Justin Taylor made me do it.
He linked to Ray Ortlundâ€™s blog from a couple days ago at the Gospel Coalition â€“ calling it a â€œclassicâ€ in which the he warns TRâ€™s (i.e., Truly Reformed) about the danger of falling into the Judaizer trap. Ortlund writes:
The Judaizers in Galatia did not see their distinctive â€“ the rite of circumcision â€“ as problematic. They could claim biblical authority for it in Genesis 17 and the Abrahamic covenant. But their distinctive functioned as an addition to the all-sufficiency of Jesus himself. Today the flash point is not circumcision. It can be Reformed theology. But no matter how well argued our position is biblically, if it functions in our hearts as an addition to Jesus, it ends up as a form of legalistic divisiveness.
This is truly an amazing assertion by the Nashville pastor. Even though Reformed folks think they are following Paul in their teaching and ministry (letâ€™s not forget the Jerusalem Council or the pastoral epistles which say something about presbyterian polity), they become Judaizers by following Paul and insisting that the church heed everything Christ commanded â€“ from theology to worship and polity. I feel like I am in a Coen Brothers movie where up is down, white is black, and rodents are felines.
Ortlundâ€™s post is standard fare among evangelicals who look for a lowest-common-denominator approach to Christian unity and so regard sticklers for doctrine and practice â€“ like the Reformed â€“ as sticks in the mud and unloving sectarians to boot. (Ortlund fails to remark that Baptists, Pentecostals, Roman Catholics, Eastern Orthodox, and Lutherans, who insist on the correctness of their distinct teachings and practices, are also would-be Judaizers. Rather than acknowledge that differences exist within the church because different parts of the visible church interpret the Bible differently, Ortlund, like many a pietist before him, disregards actual differences and chalks up resistance to unity as a lack of love â€“ for both Christ and for other Christians. As the Church Lady might say, â€œisnâ€™t that charitable?â€
But the neat trick that Ortlund adds to this standard kvetch about Reformed particularists is a claim about the psychology and sociology of being Reformed. He comments on Gal 4:17 â€“ â€œThey make much of you, but for no good purpose. They want to shut you out, that you may make much of themâ€ â€“ in the following paraphrase:
â€œWhen Christians, whatever the label or badge or shibboleth, start pressuring you to come into line with their distinctive, you know somethingâ€™s wrong. They want to enhance their own significance by your conformity to them: â€˜See? Weâ€™re better. Weâ€™re superior. People are moving our way. They are becoming like us. Weâ€™re the buzz.â€™â€
Ortlund adds, â€œWhat is this, but deep emotional emptiness medicating itself by relational manipulation? This is not about Christ. This is about Self.â€
Isnâ€™t that charitable, indeed.
Is it so hard to imagine that other people with whom we disagree may actually have good reasons for what they hold, and that they may actually be trying to honor, serve, and love the Lord and his church? Apparently, Ortlund would rather speculate on motives and psychology.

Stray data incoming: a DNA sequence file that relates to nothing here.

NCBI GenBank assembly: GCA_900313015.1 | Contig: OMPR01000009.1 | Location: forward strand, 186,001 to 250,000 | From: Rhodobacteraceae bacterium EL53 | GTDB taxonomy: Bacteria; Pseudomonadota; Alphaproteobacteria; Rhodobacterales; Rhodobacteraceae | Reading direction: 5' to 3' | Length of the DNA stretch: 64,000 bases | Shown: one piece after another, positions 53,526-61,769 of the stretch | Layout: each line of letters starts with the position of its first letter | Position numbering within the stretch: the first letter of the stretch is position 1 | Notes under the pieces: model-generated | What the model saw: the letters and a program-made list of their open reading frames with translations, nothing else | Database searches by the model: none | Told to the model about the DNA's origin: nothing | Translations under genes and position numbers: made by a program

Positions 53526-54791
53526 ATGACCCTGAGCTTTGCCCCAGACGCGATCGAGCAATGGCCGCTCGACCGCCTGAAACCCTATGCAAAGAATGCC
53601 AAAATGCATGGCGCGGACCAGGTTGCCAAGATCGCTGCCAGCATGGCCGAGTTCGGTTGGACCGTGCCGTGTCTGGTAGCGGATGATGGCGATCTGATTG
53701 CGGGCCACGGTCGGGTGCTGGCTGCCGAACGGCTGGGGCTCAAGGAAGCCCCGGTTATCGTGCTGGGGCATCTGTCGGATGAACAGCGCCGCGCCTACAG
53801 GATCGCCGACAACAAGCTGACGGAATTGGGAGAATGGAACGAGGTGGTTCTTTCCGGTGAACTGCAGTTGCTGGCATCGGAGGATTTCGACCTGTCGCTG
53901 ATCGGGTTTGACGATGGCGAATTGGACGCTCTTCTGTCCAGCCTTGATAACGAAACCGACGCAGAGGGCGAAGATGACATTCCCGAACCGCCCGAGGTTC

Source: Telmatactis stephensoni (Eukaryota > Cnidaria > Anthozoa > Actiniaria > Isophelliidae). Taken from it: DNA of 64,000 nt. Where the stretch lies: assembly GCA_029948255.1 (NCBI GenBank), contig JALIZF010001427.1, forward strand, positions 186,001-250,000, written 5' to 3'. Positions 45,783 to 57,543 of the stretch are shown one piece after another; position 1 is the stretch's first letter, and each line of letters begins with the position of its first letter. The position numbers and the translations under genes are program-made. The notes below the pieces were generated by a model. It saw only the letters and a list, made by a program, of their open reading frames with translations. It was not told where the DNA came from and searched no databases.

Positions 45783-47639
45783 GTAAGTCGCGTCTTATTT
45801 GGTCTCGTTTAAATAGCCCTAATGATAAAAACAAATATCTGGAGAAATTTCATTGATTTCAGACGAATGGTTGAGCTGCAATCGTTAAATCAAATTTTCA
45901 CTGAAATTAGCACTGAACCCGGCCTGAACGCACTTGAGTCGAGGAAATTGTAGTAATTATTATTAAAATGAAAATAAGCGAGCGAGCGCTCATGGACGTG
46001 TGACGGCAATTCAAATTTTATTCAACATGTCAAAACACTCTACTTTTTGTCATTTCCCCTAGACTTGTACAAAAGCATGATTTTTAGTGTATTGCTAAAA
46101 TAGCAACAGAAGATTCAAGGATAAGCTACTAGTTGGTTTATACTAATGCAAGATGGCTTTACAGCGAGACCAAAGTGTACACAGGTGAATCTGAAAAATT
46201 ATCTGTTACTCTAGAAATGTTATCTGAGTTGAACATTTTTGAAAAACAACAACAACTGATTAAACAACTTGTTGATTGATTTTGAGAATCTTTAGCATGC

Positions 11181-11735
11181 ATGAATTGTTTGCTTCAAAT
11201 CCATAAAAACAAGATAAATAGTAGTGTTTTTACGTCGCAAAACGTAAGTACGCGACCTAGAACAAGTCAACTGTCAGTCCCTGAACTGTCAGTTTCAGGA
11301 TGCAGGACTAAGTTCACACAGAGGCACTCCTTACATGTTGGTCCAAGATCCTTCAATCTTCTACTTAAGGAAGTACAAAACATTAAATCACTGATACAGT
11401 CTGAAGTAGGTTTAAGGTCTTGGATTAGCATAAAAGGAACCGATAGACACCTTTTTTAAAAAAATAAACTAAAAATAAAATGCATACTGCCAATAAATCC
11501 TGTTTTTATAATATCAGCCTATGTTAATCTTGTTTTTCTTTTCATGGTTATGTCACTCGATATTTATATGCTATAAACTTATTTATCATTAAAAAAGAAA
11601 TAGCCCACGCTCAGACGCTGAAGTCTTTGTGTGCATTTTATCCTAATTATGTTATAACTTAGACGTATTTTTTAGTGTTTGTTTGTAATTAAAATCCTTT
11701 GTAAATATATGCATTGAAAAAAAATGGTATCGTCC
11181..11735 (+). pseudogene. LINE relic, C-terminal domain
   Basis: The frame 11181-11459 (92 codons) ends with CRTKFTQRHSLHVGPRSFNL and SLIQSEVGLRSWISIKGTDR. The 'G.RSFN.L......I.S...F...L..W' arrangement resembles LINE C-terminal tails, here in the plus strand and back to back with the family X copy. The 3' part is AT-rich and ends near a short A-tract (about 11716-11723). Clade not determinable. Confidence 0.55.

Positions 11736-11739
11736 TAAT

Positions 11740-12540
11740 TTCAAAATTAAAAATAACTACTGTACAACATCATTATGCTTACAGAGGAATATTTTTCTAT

Ortlund concludes with this plea to Reformed Protestants:
My Reformed friend, can you move among other Christian groups and really enjoy them? Do you admire them? Even if you disagree with them in some ways, do you learn from them? What is the emotional tilt of your heart â€“ toward them or away from them? If your Reformed theology has morphed functionally into Galatian sociology, the remedy is not to abandon your Reformed theology. The remedy is to take your Reformed theology to a deeper level. Let it reduce you to Jesus only. Let it humble you. Let this gracious doctrine make you a fun person to be around. The proof that we are Reformed will be all the wonderful Christians we discover around us who are not Reformed. Amazing people. Heroic people. Blood-bought people. People with whom we are eternally one â€“ in Christ alone.
Brother Ray, I have been around the non-Reformed and they are not nearly as much fun as Reformed folks are. As much as I do enjoy Mark Deverâ€™s company (sorry for name-dropping), I refuse to smoke a cigar or drink a Gin & Tonic in his company, not because I find him unworthy of such camaraderie but because I know my smoking or imbibing could get Mark in trouble. Baptists still bulk large in the prohibitionist camp and for that reason the merriment supplied by leisurely conversation over a pipe or a pint (better with both) is off limits to many of the Christian groups that Ortlund wants me to hang out with and have fun.
This may seem like a trivial point but it actually bears much more on the passage to which Ortlund appeals than it might seem at first. Paulâ€™s battle with the Judaizers was over the misapplication of Scripture. In the Judaizersâ€™ hands formerly God-made rules had become man-made norms because the work of Christ introduced freedom from the old covenant norms. In other words, the Judaizers were effectively substituting man-made rules for being Christian than the gospel that Paul was preaching. The Judaizers were denying Christian liberty in the way that contemporary believers do when they conclude that smoking or drinking is sin with (erroneous) appeals to Scripture. Without a proper biblical justification for their prohibitions they wind up enslaving Christians and thus burden the very gospel that Paul was out to protect among the Galatians.
In my own knowledge of church history, it is the Reformed (and other confessional Protestants) who understand much better than the â€œJesus onlyâ€ evangelicals the difference between the word of God and the words of men. And it is this difference that makes Reformed Protestants (with apologies to my friend, Mark Dever) more fun.